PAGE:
Sir Orlando Bridgeman, 2nd Baronet

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For other people named Orlando Bridgeman, see Orlando Bridgeman (disambiguation).

Sir Orlando Bridgeman, 2nd Baronet (27 April 1678 – 5 December 1746)[1] was a British baronet and Whig politician.


He was the oldest son of Sir Orlando Bridgeman, 1st Baronet and his wife Mary Cave, daughter of Sir Thomas Cave, 1st Baronet.[2] His sister Penelope was married to Thomas Newport, 1st Baron Torrington.[2] Bridgeman was educated at Rugby School in Warwickshire and went then to Trinity College, Oxford, where he matriculated in 1694.[3] He succeeded his father as baronet on the latter's death in 1701.[4]


Bridgeman entered the British House of Commons following the Acts of Union in 1707, sitting as a Member of Parliament (MP) for Coventry in the first Parliament of Great Britain until 1710.[5] Five years later, he stood for Calne until 1722.[6] Bridgeman represented Lostwithiel from a by-election in 1724 until the general election of 1727,[7] when he was also successful for Blechingley, for which he chose to sit until 1734.[8] He was afterwards returned to the House for Dunwich, a seat he held for the next four years.[9]

In 1716, Bridgeman was appointed Auditor General to George, Prince of Wales, serving until the latter's accession to the throne in 1727.[4] He then joined the Board of Trade as a commissioner, an office he held until 1738.[3]


On 15 April 1702, he married Susanna Dashwood, daughter of Sir Francis Dashwood, 1st Baronet, and had by her three sons and two daughters.[3]


Bridgeman had built a new house at Bowood Park in Wiltshire, so that he got deeply into debt and the Chancery Courts started with proceedings against him in 1737.[10]

In 1737, Bridgeman was nominated Governor of Barbados, but disappeared before sailing.[11] He left farewell letters to his family and to the king.[4] On 10 June 1738, a body was found drowned in the Thames near Limehouse and because it had been disfigured by the water, the body was falsely identified as Bridgeman's.[12]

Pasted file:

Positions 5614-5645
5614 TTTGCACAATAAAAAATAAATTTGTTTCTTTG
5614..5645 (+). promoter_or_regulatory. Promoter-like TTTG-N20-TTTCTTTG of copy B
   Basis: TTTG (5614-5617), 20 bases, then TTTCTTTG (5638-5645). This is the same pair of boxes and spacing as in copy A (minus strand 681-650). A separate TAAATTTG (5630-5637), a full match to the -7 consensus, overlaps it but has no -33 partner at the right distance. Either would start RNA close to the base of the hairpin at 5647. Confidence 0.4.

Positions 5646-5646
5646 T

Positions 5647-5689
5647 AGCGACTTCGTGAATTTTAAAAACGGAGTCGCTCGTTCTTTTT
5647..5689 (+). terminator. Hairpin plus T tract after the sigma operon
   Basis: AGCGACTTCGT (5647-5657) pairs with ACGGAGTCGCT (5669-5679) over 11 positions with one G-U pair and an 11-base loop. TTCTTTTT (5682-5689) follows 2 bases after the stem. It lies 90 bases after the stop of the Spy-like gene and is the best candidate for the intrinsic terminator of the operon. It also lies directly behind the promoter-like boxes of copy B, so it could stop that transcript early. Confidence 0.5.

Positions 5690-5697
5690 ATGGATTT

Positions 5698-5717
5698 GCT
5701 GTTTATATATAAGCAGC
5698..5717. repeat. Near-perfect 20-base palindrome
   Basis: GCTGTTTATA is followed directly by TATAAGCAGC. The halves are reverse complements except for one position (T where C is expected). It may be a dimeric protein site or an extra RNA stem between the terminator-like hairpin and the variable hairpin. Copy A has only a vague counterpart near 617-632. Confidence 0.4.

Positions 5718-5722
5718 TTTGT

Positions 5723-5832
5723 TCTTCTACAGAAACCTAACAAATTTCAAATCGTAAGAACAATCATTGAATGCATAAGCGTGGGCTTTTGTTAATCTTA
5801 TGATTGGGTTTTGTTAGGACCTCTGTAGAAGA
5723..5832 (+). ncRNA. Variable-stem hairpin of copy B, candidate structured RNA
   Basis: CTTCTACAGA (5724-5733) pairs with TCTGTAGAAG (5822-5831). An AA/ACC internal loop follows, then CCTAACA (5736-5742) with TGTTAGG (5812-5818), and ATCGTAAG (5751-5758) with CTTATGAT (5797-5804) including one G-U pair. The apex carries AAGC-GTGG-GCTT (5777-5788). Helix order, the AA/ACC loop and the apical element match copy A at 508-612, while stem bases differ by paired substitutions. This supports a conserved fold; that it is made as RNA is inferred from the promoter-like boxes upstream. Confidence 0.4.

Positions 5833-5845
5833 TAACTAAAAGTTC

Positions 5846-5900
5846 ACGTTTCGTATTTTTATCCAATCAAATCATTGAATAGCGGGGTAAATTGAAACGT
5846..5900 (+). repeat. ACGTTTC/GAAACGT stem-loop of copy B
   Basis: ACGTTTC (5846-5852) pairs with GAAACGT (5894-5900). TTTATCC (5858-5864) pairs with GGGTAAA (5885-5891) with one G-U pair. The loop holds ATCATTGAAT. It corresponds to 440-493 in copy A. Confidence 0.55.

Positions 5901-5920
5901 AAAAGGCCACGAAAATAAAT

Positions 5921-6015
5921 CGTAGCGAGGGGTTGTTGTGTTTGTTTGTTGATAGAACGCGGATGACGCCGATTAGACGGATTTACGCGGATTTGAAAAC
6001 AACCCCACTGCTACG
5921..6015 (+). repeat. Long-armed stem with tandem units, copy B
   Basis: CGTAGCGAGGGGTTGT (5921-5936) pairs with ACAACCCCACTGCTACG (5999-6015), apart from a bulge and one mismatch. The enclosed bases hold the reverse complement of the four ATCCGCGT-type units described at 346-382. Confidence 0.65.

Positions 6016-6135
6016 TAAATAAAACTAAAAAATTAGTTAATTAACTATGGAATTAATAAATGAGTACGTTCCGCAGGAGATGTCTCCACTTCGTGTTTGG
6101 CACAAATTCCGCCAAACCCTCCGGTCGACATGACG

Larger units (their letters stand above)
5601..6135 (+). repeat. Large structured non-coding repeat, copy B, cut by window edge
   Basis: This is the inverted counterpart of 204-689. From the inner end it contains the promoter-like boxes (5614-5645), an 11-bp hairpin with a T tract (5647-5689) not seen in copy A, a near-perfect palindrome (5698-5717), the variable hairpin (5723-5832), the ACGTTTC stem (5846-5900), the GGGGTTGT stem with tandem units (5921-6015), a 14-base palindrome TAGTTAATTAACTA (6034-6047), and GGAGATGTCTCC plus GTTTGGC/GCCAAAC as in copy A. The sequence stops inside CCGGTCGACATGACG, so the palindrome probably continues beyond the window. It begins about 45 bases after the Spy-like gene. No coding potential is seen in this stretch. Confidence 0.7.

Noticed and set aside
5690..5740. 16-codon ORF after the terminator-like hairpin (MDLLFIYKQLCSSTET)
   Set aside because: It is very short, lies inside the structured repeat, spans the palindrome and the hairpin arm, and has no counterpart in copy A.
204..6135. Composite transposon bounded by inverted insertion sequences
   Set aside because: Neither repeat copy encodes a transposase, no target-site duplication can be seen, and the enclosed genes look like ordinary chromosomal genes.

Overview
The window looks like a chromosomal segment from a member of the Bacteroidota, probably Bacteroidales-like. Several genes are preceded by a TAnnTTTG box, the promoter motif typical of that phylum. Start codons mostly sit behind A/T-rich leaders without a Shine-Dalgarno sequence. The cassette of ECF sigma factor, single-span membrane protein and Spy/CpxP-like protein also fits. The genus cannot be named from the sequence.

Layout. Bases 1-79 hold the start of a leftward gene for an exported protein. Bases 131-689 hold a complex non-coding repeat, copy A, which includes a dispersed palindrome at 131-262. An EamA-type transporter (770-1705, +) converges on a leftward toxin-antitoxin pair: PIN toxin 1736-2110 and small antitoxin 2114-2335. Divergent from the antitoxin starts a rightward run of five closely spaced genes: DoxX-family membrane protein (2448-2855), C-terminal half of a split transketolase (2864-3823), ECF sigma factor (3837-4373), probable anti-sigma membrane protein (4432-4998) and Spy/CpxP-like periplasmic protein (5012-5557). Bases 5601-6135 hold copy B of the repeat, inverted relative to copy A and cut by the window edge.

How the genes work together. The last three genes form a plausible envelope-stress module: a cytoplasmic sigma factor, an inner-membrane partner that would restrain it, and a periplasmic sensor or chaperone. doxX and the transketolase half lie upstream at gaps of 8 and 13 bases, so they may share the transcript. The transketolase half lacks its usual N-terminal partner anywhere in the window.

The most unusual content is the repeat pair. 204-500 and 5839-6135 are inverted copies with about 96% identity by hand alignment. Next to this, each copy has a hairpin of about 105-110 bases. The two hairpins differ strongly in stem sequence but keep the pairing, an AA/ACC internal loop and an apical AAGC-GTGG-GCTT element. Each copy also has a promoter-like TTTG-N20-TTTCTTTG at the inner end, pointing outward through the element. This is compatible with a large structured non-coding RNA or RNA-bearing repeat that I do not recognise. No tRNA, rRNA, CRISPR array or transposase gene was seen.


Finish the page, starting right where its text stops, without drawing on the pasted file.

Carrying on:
His principal creditor Richard Long acquired ownership of the estate after a Chancery Decree in his favour in 1739.[10] The diary of John Perceval, 1st Earl of Egmont says the following:[13]

Sir Orlando Bridgeman who, instead of going to his government of Barbados conferred on his last winter, made his escape (as he hoped) from the world, to avoid his creditors, by pretending to make himself away, and accordingly gave it out that he had drowned himself, was ferreted out of his hole by the reward advertised for whoever should discover him, and seized in an inn at Slough, where he had ever since concealed himself.

Bridgeman was found in an inn at Slough in October 1738 and was imprisoned.[3] He died at the gaol of Gloucester on 5 December 1746, aged 68, and was buried in St Nicholas' Church, Gloucester.[3]

Although his oldest son Francis is sometimes considered to have succeeded to the baronetcy, he in fact predeceased his father in 1740 and the title became extinct with Bridgeman's death.[3]


  1. ^ "Leigh Rayment - Baronetage". Retrieved 1 November 2009. 
  2. ^ a b Lodge, Edmund (1838). The Genealogy of the Existing British Peerage (6th ed.). London: Saunder and Otley. p. 82. 
  3. ^ a b c d e f Eveline Cruickshanks, Stuart Handley and D. W. Hayton, ed. (2002). The House of Commons, 1690-1715. vol. I. Cambridge: Cambridge University Press. pp. 324–325. 
  4. ^ a b c "ThePeerage - Sir Orlando Bridgeman, 2nd Bt". Retrieved 6 December 2006. 
  5. ^ "Leigh Rayment - British House of Commons, Coventry". Retrieved 1 November 2009. 
  6. ^ "Leigh Rayment - British House of Commons, Calne". Retrieved 1 November 2009. 
  7. ^ "Leigh Rayment - British House of Commons, Lostwithiel". Retrieved 1 November 2009. 
  8. ^ "Leigh Rayment - British House of Commons, Bletchingley". Retrieved 1 November 2009. 
  9. ^ "Leigh Rayment - British House of Commons, Dunwich". Retrieved 1 November 2009. 
  10. ^ a b Ralph Bernard Pugh, Elizabeth Crittall, D. A. Crowley (1957). A History of the County of Wiltshire. vol. XVII. p. 118. 
  11. ^ Haydn, Joseph (1851). The Book of Dignities: Containing Rolls of the Official Personages of the British Empire. London: Longman, Brown, Green and Longman's. p. 276. 
  12. ^ Courthope, William (1835). Synopsis of the Extinct Baronetage of England. London: G. Woodfall. p. 29. 
  13. ^ Perceval, John (1920). Manuscripts of the Earl of Egmont. vol. II. London: HM Stationery. p. 510. 
Parliament of Great Britain
Preceded by
Sir Christopher Hales, 2nd Bt
Thomas Gery
Member of Parliament for Coventry
With: Edward Hopkins
Succeeded by
Robert Craven
Thomas Gery
Preceded by
William Northey
William Hedges
Member of Parliament for Calne
With: Richard Chiswell
Succeeded by
Benjamin Haskins-Stiles
George Duckett
Preceded by
Lord Stanhope
Marquess of Hartington
Member of Parliament for Lostwithiel
With: Henry Parsons 1724–1727
Sir William Stanhope Jan – Aug 1727
Darrell Trelawny 1727–1728
Succeeded by
Anthony Cracherode
Edward Knatchbull
Preceded by
Sir William Clayton
Henry Herbert
Member of Parliament for Blechingley
With: Sir William Clayton
Succeeded by
Sir William Clayton
Sir Kenrick Clayton
Preceded by
Sir George Downing
Thomas Wyndham
Member of Parliament for Dunwich
With: Sir George Downing
Succeeded by
Sir George Downing
William Morden
Government offices
Preceded by
James Dotin, acting
Governor of Barbados
Succeeded by
Humphrey Howarth
Baronetage of England
Preceded by
Orlando Bridgeman
(of Ridley)
Succeeded by
(Francis Bridgeman)